Some photos have emerged of Megan Fox in Jonah Hex, the adaptation of the John Albano-penned DC series. As you would imagine from a movie about a gonzo version of the Wild West, Fox has eschewed the demure look in favour of chicken house chic. Fox did experience a mild disappointment this week, beat to the FHM 100 Sexiest Women poll’s top spot by Girls Aloud’s Cheryl Cole.
Rainn Wilson, Joseph Gordon Levitt and Natalie Portman have joined the cast of Hesher, an indie dramedy to be directed by Spencer Susser. /Film has a host of extra information on this, including a really bewitching zombie short directed by Susser.
Here’s an odd one. The next movie coming from Zhang Yimou, the helmer of the astounding Hero and House of Flying Daggers, is reportedly a remake of the Coens’ Blood Simple.
McG and Michael Bay could well end up slapping ’em out on the table and bringing out the rulers, should the challenge put forth by the former to the latter become reality. Yes, McG has challenged Bay to a dick-measuring contest.
So apparently Oliver Stone, Michael Douglas and Shia LeBoeuf have signed up to take on a sequel to Wall Street, Stone’s visceral attack on the lack of ethics involved in big money trading. It seems a little late at this point but, praise be, no Charlie Sheen.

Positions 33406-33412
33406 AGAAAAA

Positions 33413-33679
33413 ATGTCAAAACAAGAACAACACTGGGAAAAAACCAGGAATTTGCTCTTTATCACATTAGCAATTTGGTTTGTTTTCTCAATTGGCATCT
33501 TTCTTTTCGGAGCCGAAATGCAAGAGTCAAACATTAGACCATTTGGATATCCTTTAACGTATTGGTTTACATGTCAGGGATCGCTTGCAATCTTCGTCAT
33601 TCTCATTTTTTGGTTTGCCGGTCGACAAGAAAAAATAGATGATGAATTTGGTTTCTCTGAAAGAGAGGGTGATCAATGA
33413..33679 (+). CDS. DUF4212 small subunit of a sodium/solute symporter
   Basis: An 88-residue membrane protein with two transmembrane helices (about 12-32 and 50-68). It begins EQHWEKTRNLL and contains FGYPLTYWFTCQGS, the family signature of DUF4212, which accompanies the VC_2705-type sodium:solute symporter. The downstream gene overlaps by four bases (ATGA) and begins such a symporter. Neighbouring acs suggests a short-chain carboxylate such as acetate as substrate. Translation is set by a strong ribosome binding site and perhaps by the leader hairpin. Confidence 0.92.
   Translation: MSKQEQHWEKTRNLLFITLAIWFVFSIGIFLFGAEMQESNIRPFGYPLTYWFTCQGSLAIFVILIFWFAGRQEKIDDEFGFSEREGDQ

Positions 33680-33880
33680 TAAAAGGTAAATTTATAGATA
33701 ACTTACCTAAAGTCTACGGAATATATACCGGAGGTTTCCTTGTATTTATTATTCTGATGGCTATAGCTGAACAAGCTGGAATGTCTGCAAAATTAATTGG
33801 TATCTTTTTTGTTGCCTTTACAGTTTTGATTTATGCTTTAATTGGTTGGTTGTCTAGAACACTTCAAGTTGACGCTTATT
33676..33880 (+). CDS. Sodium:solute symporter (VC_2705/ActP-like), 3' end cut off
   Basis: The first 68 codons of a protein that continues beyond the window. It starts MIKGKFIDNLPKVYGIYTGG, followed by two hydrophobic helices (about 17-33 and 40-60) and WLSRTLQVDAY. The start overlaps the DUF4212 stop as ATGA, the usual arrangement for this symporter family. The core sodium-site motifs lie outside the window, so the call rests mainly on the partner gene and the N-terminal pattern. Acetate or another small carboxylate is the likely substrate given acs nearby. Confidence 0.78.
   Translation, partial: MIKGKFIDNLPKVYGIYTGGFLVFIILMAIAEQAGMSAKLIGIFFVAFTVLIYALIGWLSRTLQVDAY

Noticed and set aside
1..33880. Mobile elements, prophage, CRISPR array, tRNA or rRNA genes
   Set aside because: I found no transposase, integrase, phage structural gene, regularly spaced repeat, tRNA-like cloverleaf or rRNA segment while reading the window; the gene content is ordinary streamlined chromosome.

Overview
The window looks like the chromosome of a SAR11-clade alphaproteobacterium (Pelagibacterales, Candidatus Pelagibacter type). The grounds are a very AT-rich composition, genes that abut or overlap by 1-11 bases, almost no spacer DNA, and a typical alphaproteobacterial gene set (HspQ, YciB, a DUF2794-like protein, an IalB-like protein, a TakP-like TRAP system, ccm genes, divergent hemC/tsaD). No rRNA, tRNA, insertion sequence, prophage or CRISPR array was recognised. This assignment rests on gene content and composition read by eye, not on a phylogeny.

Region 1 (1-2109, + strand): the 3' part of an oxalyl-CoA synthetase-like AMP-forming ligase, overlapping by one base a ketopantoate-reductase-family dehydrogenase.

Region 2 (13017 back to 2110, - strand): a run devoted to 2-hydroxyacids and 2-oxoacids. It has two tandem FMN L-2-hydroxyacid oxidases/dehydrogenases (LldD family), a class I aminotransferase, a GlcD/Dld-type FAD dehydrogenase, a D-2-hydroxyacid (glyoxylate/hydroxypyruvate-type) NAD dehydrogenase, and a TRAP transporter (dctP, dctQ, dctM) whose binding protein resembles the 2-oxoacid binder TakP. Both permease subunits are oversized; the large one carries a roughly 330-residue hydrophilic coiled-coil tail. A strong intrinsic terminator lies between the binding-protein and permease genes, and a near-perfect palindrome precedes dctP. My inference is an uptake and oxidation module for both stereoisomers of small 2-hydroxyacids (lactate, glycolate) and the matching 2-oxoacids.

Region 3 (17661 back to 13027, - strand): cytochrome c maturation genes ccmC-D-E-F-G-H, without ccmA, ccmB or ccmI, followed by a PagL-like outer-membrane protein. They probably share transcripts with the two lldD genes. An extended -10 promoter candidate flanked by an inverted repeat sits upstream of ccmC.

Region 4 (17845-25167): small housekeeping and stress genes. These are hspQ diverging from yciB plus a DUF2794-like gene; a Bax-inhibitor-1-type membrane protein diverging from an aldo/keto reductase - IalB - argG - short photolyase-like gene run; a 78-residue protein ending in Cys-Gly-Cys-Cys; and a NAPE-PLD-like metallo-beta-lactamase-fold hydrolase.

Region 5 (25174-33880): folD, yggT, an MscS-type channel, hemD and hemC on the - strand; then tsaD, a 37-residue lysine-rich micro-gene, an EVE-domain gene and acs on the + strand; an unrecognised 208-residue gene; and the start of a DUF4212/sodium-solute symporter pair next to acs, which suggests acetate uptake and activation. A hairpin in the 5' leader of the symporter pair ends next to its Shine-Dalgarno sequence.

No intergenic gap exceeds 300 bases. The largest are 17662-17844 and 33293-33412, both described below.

On the business side, the merger between agency giant William Morris and Endeavour has been approved. Relativity and Lionsgate have brokered a distribution agreement which will cover around five movies per year. Time Warner has announced a 14 per cent fall in profits in the first quarter, primarily owing to problems with AOL, which it is looking to spin-off imminently, and in Time Inc, the magazine side of the conglomerate.
Cinematical has a review of Departures, the Japanese foreign film Oscar winner from this year.
Francis Ford Coppola’s Tetro will open the Director’s Fortnight at Cannes.
Benicio del Toro is reportedly in talks to play Brett Easton Ellis in an adaptation of his Lunar Park.